This has likely remained a health secret up until now. A farm seems a picturesque, relaxing and wholesome locale to lead life. Enter a piece of negative health news: living years on a farm directly affects how your body regulates its immune system. This story is about the potential consequences.
Immunological diseases include eczema, asthma. and rheumatoid arthritis. They are on the rise in Westernized society and represent a major public health challenge. For the first time, the new study has shown that growing up on a farm directly affects the regulation of the immune system and reduces the body’s immune responses to food proteins.
The research, out of the UK, suggests that youngsters who grow up in a farm environment have an increased number of regulatory T-lymphocytes, which are a subset of T-lymphocytes (T cells), a type of white blood cell. Regulatory T-lymphocytes are cells that suppress the immune system and reduce the power of your immune system to ward off threats.
Several large-scale population studies have hypothesized that farm living is linked to a reduced likelihood of developing allergic disease. But never until now have cause and effect been demonstrated. Does the farm environment actively protect against allergies, or are allergy-prone families unlikely to live on farms?
The study was done on piglets, which are valuable in studies because they share many aspects of physiology, metabolism, genetics and immunity with humans. The researchers showed that farm-reared piglets had lower overall numbers of T cells, which power the immune response.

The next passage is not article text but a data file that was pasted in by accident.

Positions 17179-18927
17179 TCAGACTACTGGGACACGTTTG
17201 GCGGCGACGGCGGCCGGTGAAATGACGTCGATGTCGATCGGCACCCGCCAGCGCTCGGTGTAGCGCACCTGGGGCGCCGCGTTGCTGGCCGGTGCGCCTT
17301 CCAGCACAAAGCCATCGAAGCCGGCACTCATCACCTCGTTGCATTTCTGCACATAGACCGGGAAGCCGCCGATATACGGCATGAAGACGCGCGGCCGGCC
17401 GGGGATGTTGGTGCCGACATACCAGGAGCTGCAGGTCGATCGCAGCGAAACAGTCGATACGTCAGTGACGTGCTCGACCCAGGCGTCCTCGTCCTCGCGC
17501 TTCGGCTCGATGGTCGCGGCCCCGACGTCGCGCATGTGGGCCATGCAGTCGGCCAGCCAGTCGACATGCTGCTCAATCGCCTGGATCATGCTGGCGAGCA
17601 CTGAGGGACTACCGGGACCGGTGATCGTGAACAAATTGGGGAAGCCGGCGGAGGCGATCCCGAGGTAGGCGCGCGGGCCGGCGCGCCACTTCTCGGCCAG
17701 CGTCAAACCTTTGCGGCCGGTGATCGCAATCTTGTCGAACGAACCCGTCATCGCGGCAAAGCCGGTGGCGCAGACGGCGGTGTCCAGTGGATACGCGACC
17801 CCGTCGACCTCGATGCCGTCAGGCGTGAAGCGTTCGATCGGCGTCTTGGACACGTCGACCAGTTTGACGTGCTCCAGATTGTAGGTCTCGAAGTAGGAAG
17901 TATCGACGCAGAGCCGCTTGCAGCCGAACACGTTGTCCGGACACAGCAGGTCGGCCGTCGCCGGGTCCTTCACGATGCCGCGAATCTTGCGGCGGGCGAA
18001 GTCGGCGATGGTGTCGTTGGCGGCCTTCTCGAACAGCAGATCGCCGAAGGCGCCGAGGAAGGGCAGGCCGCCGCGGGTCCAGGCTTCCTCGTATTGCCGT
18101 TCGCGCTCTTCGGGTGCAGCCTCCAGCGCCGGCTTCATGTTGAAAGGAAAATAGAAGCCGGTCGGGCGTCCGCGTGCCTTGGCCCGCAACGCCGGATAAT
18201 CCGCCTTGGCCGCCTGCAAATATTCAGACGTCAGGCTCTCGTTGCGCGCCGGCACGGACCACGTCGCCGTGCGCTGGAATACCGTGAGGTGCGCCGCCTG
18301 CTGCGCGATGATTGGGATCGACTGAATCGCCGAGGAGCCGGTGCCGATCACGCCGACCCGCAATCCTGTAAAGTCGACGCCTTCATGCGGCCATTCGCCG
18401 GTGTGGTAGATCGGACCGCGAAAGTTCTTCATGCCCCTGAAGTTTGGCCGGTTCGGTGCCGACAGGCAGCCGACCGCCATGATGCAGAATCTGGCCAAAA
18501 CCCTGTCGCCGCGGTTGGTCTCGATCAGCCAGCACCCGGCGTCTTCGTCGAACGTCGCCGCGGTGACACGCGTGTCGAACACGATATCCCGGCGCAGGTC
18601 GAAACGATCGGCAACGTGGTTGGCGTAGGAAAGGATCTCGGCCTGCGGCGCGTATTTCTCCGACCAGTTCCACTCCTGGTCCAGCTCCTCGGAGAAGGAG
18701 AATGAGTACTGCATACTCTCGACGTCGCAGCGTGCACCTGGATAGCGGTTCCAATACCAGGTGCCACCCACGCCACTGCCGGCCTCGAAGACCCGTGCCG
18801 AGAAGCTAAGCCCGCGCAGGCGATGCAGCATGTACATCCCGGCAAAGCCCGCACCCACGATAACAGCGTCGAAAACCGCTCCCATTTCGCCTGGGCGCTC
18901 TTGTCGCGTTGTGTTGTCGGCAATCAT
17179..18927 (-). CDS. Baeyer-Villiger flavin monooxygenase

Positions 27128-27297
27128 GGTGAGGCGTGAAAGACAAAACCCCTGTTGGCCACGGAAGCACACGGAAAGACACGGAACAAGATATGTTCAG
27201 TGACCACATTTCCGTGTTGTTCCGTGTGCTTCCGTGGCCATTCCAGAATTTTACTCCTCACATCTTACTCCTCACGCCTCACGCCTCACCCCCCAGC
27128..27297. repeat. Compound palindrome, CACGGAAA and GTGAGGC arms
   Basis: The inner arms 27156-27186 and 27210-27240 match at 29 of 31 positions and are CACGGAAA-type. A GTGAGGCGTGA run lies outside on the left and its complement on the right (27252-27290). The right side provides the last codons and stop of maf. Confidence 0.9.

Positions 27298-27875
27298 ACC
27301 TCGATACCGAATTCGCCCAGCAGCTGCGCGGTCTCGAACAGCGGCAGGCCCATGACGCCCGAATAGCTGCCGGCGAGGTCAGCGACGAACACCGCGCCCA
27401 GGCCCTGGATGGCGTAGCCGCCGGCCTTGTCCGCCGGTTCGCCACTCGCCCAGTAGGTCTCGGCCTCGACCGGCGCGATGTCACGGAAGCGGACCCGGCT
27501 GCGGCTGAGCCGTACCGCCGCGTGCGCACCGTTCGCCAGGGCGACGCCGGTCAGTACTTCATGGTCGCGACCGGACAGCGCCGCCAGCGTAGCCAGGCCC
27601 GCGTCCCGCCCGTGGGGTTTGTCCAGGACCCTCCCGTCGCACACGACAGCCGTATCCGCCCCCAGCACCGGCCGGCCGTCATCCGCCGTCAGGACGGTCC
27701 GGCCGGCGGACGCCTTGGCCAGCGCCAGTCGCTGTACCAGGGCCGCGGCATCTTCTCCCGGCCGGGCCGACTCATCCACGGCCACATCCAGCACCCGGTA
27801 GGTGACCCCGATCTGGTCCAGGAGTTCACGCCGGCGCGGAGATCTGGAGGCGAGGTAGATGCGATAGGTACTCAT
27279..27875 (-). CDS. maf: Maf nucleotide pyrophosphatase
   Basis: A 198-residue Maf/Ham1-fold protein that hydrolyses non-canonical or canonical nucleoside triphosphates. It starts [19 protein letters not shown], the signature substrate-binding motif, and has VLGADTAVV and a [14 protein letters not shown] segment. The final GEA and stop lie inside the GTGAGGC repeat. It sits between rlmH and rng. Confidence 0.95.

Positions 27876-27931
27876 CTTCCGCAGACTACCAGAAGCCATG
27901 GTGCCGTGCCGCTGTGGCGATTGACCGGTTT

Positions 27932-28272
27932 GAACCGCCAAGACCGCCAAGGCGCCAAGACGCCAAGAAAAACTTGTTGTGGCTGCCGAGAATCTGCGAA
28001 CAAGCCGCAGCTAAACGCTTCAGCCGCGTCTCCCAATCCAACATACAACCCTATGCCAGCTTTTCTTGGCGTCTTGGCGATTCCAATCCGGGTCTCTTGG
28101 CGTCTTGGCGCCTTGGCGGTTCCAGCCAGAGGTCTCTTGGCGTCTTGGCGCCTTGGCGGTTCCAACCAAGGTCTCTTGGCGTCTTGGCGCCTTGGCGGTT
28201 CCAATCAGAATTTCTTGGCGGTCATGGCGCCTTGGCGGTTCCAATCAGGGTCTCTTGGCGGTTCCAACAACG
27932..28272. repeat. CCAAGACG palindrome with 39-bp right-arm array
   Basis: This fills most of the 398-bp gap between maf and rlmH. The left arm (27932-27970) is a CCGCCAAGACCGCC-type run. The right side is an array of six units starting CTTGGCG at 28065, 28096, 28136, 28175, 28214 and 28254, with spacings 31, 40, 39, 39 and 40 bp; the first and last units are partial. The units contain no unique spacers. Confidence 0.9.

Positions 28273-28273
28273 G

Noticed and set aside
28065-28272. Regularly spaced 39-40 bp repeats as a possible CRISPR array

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This shift in immune cells appeared to have functional effects since the farm-reared piglets also had decreased responses to food proteins once they started eating food.
Regulatory T-lymphocytes are the universal regulators of immune systems. Reduced numbers are often associated with the development of allergies, autoimmune and inflammatory diseases. They aren’t yet sure why farm-reared piglets are at risk of this, but suggest that clarifying the mechanisms underlying these interactions could lead to ways to protect humans from immune diseases in later life.
This is very important, as immune problems severely impact health and quality of life and have no cure. All we can do is soften the symptoms as best we can. This study is odd, as we’ve typically heard of asthma and other immune issues arising in city life, with the pollution exposure that comes with it. But, though the study is done on pigs, it shows that farm life may also be an environment that affects our immune systems Click on the link in this story for natural ideas for boosting your immune system.